One Small Word: Surviving Childhood Abuse
by Gloria Eveleigh
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"She still sees herself as unworthy of other people’s love . . ."

There is a singular word, which, despite consisting of only two letters, takes a young girl fourteen years to be able to stand firm and say. That word is “no.” Eveleigh’s autobiographical story is that of childhood in a dysfunctional family, documenting the devastating trauma of years of both physical and sexual abuse by a father prone to violence, and where the writer’s mother, literally unable to stand up to him, is seen as essentially enabling such abuse. Through this heartfelt memoir, we learn how intimacy and relations with boyfriends and her husband later in life were drastically affected by the trauma that is childhood sexual violence. And yet, Eveleigh’s book is a testament to healing. As such, this book would well serve anybody who has or is experiencing an abusive family situation as well as professionals who work with victims of sexual or physical abuse.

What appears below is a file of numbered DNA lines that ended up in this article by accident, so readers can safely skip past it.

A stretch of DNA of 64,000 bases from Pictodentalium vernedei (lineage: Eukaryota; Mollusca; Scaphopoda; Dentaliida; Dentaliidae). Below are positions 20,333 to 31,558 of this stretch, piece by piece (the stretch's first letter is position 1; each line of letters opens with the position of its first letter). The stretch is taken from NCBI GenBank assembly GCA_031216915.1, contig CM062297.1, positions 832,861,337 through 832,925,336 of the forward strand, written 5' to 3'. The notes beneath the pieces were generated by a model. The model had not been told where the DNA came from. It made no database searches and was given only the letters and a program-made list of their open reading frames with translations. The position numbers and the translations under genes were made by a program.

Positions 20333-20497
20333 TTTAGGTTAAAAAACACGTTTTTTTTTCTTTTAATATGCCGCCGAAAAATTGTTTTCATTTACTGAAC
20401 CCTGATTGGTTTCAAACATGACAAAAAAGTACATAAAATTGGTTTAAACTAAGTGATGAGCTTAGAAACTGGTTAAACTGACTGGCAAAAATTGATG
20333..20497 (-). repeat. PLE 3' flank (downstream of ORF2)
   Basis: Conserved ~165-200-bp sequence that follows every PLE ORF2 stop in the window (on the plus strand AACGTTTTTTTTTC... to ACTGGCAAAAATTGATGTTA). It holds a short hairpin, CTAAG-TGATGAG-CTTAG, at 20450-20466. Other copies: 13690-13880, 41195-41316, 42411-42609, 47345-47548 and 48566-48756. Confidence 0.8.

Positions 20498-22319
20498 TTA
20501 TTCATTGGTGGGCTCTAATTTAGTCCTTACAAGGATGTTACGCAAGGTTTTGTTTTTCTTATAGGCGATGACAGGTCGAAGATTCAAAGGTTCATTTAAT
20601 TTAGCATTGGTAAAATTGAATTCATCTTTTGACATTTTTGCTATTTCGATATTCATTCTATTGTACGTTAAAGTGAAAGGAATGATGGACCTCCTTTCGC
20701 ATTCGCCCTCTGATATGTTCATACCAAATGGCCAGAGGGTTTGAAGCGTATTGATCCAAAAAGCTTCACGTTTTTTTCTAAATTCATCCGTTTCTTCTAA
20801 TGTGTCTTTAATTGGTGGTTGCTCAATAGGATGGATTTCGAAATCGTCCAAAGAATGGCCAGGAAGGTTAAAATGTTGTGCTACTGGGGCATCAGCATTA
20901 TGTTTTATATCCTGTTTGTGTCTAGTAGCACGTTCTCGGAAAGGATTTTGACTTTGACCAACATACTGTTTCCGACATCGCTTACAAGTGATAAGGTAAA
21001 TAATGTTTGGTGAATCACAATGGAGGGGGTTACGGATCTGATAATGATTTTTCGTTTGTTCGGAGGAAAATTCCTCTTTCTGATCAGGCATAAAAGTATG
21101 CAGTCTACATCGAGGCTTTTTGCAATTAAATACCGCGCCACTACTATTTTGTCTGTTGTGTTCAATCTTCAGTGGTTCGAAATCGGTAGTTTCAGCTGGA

Over time, the author comes to terms with the violence, abuse, and neglect she grew up experiencing. Quite understandably, it takes a long time to realize that not one of those terrible episodes was her fault and that she has innate worth. Eveleigh writes with unfettered emotion, realistic dialogue, and familial detail, portraying the raw emotions of guilt, confusion, anger, fear, resentment, self-disgust, and, finally, self-acceptance. “The counseling has made a real difference,” she writes. “Just knowing that none of the abuse I experienced was my fault has taken away so much guilt. It has helped me to like myself more, and to understand why I behave in certain ways.” The author is to be commended for pouring her heart into the writing of a memoir which deftly tackles such sensitive subject matter, treating it with grace, wisdom, and insightful self-reflection.

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